WHAT TO GIVE? WHAT TO GET? Check out John Kim's 2013 list of 'Ultimate Golf Gifts'

Second, the Ailsa Craig is for sale. And what a bargain – the asking price is a mere $2.4 million.

The rock has been controlled by the same landowning family for more than 500 years, but – in true "Downton Abbey" fashion – its current owner, the eighth Marquess of Ailsa, has been dealing with dwindling financial resources for several decades. The family actually put the craig up for sale in 2010 with an asking price of $4 million. But nobody has bitten, so the price now has been reduced to $2.4 million.

Ailsa Craig is a Scottish icon – it's been featured on Scottish bank notes (just like Jack Nicklaus), was memorialized in a sonnet by Keats and now serves mainly as a seabird sanctuary. And, the newspaper story explained, ''with Scotland approaching a referendum on independence from Britain next September, it remains an icon in the country's national consciousness, redolent of the rugged, stand-alone character many Scots pride as their birthright.''

The Times story has much more on the craig's colorful history and the efforts to sell it. The paper also had one another item somewhat related to golf and the Winter Olympics. Did you know that the U.S. Winter Olympics community not only includes Tiger Woods' girlfriend, skier Lindsey Vonn, but also a ski jumper named Lindsey Van?

 

November 30, 2013 - 1:22am
Posted by:
John Holmes
john.holmes's picture
Natalie Gulbis
TaylorMade Golf Experience via Facebook
Natalie Gulbis signed a poster of herself during the grand re-opening festivities at the TaylorMade Golf Experience in Las Vegas on Friday.

Most golfers who live in or have played in Las Vegas are familiar with the Callaway Golf Center – the popular nine-hole-course/practice facility at the south end of the Strip. On Black Friday, it began a brand-new chapter of its life.

After a multi-month makeover that cost more than $1 million, it's now known as the TaylorMade Golf Experience. Brothers Ron and John Boreta – who have owned the complex since it opened in 1997, along with a pair of Las Vegas Golf and Tennis locations – didn't renew their sponsorship agreement with Callaway when it expired last summer.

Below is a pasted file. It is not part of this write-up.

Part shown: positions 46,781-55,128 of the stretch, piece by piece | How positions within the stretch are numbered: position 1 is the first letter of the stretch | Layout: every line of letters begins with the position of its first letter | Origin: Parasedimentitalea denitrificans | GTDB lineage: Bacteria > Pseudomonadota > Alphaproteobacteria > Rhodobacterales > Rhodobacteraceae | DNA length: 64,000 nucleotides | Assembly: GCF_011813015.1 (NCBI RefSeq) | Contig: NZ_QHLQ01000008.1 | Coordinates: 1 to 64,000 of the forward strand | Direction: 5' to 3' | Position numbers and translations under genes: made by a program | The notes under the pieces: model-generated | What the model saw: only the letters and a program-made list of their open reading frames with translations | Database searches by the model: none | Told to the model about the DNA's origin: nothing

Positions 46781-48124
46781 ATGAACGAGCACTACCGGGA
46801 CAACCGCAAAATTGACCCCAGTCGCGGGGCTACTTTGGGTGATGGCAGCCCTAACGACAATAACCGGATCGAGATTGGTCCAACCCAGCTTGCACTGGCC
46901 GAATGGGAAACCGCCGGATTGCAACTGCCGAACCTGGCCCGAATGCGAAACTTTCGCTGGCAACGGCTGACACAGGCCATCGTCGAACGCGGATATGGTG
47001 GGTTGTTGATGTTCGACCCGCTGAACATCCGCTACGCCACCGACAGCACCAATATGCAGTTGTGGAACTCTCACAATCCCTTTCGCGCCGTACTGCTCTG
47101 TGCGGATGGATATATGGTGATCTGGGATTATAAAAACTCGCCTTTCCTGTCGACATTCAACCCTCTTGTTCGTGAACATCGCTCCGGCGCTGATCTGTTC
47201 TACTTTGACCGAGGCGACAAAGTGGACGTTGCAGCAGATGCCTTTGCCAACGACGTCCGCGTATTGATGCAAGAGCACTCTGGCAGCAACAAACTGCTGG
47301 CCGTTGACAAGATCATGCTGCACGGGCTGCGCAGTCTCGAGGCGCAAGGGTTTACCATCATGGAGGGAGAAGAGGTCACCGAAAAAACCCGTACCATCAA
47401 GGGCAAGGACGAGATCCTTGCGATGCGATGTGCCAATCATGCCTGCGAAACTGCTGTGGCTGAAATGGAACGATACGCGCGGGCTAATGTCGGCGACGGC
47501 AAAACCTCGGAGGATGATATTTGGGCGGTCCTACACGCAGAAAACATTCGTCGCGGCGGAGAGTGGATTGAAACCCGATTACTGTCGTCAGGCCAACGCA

TaylorMade, obviously, has taken over the title sponsorship, and the company marked the grand re-opening with TaylorMade staffer and Las Vegas resident Natalie Gulbis on hand to mark the occasion. Gulbis is known to drop by the center for practice sessions, and has even tweeted from there.

GOLF BUZZ: TaylorMade unveils JetSpeed famiy of drivers, fairways and hybrids

''We are very excited to be expanding our long-running partnership with TaylorMade/adidas Golf," Ron Boreta told GolfLasVegasNow.com. "We have a long and positive history of working with TMAG and our Las Vegas Golf and Tennis stores that we anticipate will continue in this partnership at the Golf Center. The renovation efforts that have been undertaken are unprecedented in the golf industry. Our customers can expect great things."

The renovated facility – which still boasts its impressive views of the Strip – now includes around 4,500 square feet of retail – roughly double what existed before. The number of indoor hitting and fitting bays was expanded as well.

The nine-hole par-3 course remains open for both day and night play, and the practice range is the largest in Las Vegas, with 113 stations featuring synthetic or natural turf. There is also a restaurant on-site along with the retail area, which is now stocked with gear from TaylorMade and its sister companies incuding adidas and Ashworth.

 

November 29, 2013 - 8:16am
Posted by:
T.J. Auclair
tj.auclair's picture

In golf, the clubs you hit from 100 yards and in are referred to as your "scoring clubs."

They're the clubs you hit most often (which is why the best players spend the abundance of their practice sessions with these clubs) and have the biggest impact on your score. Wouldn't it be great to be a lot better with these types of shots -- especially those touchy pitch shots?